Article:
May 11, 2024 / VOLUME NO. 313

Watching the Watchdogs

A bomb went off at the Federal Deposit Insurance Corp. this week: The agency published an independent review of its workplace culture from the law firm Cleary Gottlieb Steen & Hamilton, where more than 500 current and former employees accused their colleagues of sexual harassment, discrimination and misconduct.

“Women in one field office recounted how, to their dismay, it became routine to hear their supervisor talk about their breasts and legs and his sex life.” Even worse, “senior executives with well-known reputations for pursuing romantic relations with subordinates enjoy long careers without any apparent consequence.”

Perpetrators were sometimes moved to other offices or roles but rarely faced discipline. Of the 92 harassment complaints made through the FDIC’s anti-harassment program from 2015 to 2023, not a single one resulted in removal, reductions in grade or pay, or any discipline more serious than a suspension, the report said. 

In addition, numerous FDIC employees, including senior executives, noted instances where Chairman Martin Gruenberg, who has been at the agency nearly 20 years, lost his temper. His demeanor led to a “chilling” impact on open communications, the report said. 

This week, Gruenberg personally apologized and pledged to go above and beyond the recommendations in the report. “We will spare no effort to create a workplace where every employee feels safe, valued, and respected,” he wrote in a statement. Meanwhile, members of Congress — including Republican Rep. Patrick McHenry and Sen. Tim Scott, and Democratic Rep. Bill Foster — have called for Gruenberg’s resignation.

The report followed an investigation by The Wall Street Journal in November of 2023 that discussed similar allegations, which landed at an awkward time for the agency. The FDIC has been struggling to find and retain examiners for years, as Kiah Lau Haslett reported for Bank Director last year. 

The agency charged with examining the nation’s banks and ensuring their safety and soundness appears to be struggling with its own safety and soundness. In my view, the accusations paint a picture of a watchdog that couldn’t watch itself.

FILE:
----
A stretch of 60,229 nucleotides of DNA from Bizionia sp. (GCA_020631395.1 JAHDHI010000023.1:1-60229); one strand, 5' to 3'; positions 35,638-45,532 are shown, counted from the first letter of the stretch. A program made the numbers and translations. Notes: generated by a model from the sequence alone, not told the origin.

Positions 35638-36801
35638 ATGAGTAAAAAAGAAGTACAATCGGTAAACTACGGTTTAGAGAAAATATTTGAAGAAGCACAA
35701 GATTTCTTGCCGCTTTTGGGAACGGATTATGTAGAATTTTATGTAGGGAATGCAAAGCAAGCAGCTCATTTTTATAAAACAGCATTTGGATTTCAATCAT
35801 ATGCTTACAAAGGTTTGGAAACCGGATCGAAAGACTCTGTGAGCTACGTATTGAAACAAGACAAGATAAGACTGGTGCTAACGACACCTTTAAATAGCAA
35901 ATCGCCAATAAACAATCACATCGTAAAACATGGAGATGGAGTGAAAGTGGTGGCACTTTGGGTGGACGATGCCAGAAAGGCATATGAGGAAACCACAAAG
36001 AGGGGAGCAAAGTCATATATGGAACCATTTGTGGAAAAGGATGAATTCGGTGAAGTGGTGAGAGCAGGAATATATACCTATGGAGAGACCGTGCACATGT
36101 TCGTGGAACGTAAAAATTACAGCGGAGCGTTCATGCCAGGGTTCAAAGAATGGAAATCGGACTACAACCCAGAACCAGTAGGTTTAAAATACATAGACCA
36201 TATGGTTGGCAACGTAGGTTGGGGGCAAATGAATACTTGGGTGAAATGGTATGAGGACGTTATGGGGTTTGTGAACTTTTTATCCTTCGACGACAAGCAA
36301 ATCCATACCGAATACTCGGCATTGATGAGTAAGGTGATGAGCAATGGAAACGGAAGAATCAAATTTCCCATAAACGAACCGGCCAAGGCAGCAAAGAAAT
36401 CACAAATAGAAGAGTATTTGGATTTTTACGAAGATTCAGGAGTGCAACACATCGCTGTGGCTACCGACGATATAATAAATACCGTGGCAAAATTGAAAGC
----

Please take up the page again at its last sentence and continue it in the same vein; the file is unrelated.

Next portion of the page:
The banking system benefits when its regulators function at a high level. My hope is that the FDIC can turn itself around, although it won’t be easy. 

• Naomi Snyder, editor-in-chief for Bank Director

*This newsletter was last updated at 3 p.m. CDT Friday.

Last Word: Q&A With William Demchak

The biggest banks are growing on the power of marketing and brand recognition, and everybody else is shrinking, says PNC Financial Services Group Chairman and CEO William Demchak.

“Becoming a global systemically important financial institution used to be a scarlet letter. That benefits them now in terms of public perception.”

– William Demchak, PNC Financial Services Group

• Jack Milligan, editor-at-large for Bank Director

What to Know About Conditional Regulatory Approvals

How banks should prepare when regulators use conditional approvals in mergers.

How to Optimize Secondary Market Partnerships

Secondary market partnerships can help banks reduce risk and gain industry knowledge.

Do Top Executives at Public Banks Get Paid More Than Those at Private Banks?

Median cash compensation for top executive positions at public banks is consistently about 25% to 30% more than their counterparts at private banks.

Artificial Intelligence: A Real-World Approach

Bank Director’s research report digs deep into how financial institutions could approach artificial intelligence, including potential projects, data hurdles and where the regulators stand.